In January this year I read Seven Women and the Secret of their Greatness by Eric Metaxas. The brief biographies contained therein whet my appetite for more about the women Metaxas discusses. I particularly wanted to know more about Hannah More so was pleased when I recently came across the full biography of this 17th Century woman by Karen Swallow Prior. The book is called Fierce Convictions.
I’ve always loved biographies. They provoke envy, spark my imagination and inspire me to be more than I am. In Fierce Convictions Hannah More was a writer, a teacher, a dramatist, a Christian woman, and a reformer – roles I could either identify with or greatly admire. More used several of her skills throughout her life, and became more motivated by her firmly held convictions as she aged. Her skills and principles were used to promote the Christian faith and social reform. And the subsequent influence she had on society was all the more remarkable because she was a woman.
More’s first career was as a teacher. Pairing this skill with a desire to uplift and ‘moralise’ the poor More became famous for starting and running many ‘Sunday Schools’, schools held on Sundays for the benefit of educating the poor. At that time in English society poor people were not given access to education so More went against the norm. Probably the most important of More’s anti-establishment work was her involvement in the anti-slavery movement. She worked closely with William Wilberforce to campaign for Britain to outlaw slavery. She died just weeks after the anti-slavery bill was finally passed. As a woman More could not be a parliamentarian but she became one of the ‘Clapham Sect’ a group of influential members of society who all worked to bring an end to slavery.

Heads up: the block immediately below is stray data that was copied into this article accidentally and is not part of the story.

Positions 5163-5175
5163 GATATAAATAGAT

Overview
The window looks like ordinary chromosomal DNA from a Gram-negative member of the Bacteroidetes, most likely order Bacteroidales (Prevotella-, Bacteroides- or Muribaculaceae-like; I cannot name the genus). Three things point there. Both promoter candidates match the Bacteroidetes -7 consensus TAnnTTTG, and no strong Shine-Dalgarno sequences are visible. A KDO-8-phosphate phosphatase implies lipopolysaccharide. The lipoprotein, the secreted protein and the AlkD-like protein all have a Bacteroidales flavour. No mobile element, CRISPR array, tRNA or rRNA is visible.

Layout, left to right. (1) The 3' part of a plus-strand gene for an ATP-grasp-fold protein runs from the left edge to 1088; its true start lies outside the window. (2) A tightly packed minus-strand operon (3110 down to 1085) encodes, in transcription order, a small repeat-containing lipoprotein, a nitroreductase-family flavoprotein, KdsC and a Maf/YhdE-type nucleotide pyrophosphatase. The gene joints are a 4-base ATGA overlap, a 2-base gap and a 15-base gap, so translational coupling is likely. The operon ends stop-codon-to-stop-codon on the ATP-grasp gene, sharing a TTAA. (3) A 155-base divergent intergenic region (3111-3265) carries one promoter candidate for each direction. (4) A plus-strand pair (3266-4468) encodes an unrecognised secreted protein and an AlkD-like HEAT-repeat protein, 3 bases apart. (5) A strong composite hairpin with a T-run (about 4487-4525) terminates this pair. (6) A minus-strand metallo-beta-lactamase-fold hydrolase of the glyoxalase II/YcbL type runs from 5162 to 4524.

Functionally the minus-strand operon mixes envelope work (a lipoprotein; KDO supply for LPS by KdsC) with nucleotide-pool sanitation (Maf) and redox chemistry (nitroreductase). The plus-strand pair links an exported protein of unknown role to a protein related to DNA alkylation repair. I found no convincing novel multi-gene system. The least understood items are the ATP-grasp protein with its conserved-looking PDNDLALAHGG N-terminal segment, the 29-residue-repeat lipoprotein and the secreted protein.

More was a prolific writer, starting her writing career as a playwright and poet, and continuing throughout her life to produce material aimed at changing public sentiment. Her works were enormously popular, although their appeal faded as tastes changed. Karen Swallow Prior presents a fair, well researched and balanced view of More. And more than her subject’s successes and weaknesses, Prior presents a person who had integrity and was motivated consistently, and more than anything else, by her Christian convictions. Certainly a woman I could learn from.